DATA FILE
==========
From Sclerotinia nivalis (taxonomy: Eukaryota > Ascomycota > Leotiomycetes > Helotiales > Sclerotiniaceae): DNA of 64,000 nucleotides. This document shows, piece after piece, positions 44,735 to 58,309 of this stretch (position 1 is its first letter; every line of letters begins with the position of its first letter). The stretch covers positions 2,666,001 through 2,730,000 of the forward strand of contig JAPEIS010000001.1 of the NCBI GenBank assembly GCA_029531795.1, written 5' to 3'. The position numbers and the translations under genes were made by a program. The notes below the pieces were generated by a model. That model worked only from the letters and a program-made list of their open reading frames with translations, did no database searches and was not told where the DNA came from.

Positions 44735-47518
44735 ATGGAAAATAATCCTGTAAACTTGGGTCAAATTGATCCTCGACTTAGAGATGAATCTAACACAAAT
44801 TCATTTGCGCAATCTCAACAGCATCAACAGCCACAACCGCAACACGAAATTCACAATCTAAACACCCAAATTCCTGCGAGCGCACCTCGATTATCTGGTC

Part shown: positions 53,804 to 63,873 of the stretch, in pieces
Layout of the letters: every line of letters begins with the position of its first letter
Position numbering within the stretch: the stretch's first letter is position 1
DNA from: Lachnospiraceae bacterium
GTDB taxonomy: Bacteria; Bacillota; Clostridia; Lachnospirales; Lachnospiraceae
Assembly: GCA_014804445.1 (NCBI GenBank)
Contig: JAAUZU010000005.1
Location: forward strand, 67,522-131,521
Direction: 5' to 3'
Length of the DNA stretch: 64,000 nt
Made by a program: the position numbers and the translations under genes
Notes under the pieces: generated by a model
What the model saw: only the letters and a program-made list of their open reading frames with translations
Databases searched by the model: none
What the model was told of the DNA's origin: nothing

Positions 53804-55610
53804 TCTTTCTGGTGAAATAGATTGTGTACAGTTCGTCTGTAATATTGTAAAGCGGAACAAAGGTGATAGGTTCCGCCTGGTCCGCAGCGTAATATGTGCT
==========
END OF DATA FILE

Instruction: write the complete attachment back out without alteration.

From Sclerotinia nivalis (taxonomy: Eukaryota > Ascomycota > Leotiomycetes > Helotiales > Sclerotiniaceae): DNA of 64,000 nucleotides. This document shows, piece after piece, positions 44,735 to 58,309 of this stretch (position 1 is its first letter; every line of letters begins with the position of its first letter). The stretch covers positions 2,666,001 through 2,730,000 of the forward strand of contig JAPEIS010000001.1 of the NCBI GenBank assembly GCA_029531795.1, written 5' to 3'. The position numbers and the translations under genes were made by a program. The notes below the pieces were generated by a model. That model worked only from the letters and a program-made list of their open reading frames with translations, did no database searches and was not told where the DNA came from.

Positions 44735-47518
44735 ATGGAAAATAATCCTGTAAACTTGGGTCAAATTGATCCTCGACTTAGAGATGAATCTAACACAAAT
44801 TCATTTGCGCAATCTCAACAGCATCAACAGCCACAACCGCAACACGAAATTCACAATCTAAACACCCAAATTCCTGCGAGCGCACCTCGATTATCTGGTC

Part shown: positions 53,804 to 63,873 of the stretch, in pieces
Layout of the letters: every line of letters begins with the position of its first letter
Position numbering within the stretch: the stretch's first letter is position 1
DNA from: Lachnospiraceae bacterium
GTDB taxonomy: Bacteria; Bacillota; Clostridia; Lachnospirales; Lachnospiraceae
Assembly: GCA_014804445.1 (NCBI GenBank)
Contig: JAAUZU010000005.1
Location: forward strand, 67,522-131,521
Direction: 5' to 3'
Length of the DNA stretch: 64,000 nt
Made by a program: the position numbers and the translations under genes
Notes under the pieces: generated by a model
What the model saw: only the letters and a program-made list of their open reading frames with translations
Databases searched by the model: none
What the model was told of the DNA's origin: nothing

Positions 53804-55610
53804 TCTTTCTGGTGAAATAGATTGTGTACAGTTCGTCTGTAATATTGTAAAGCGGAACAAAGGTGATAGGTTCCGCCTGGTCCGCAGCGTAATATGTGCT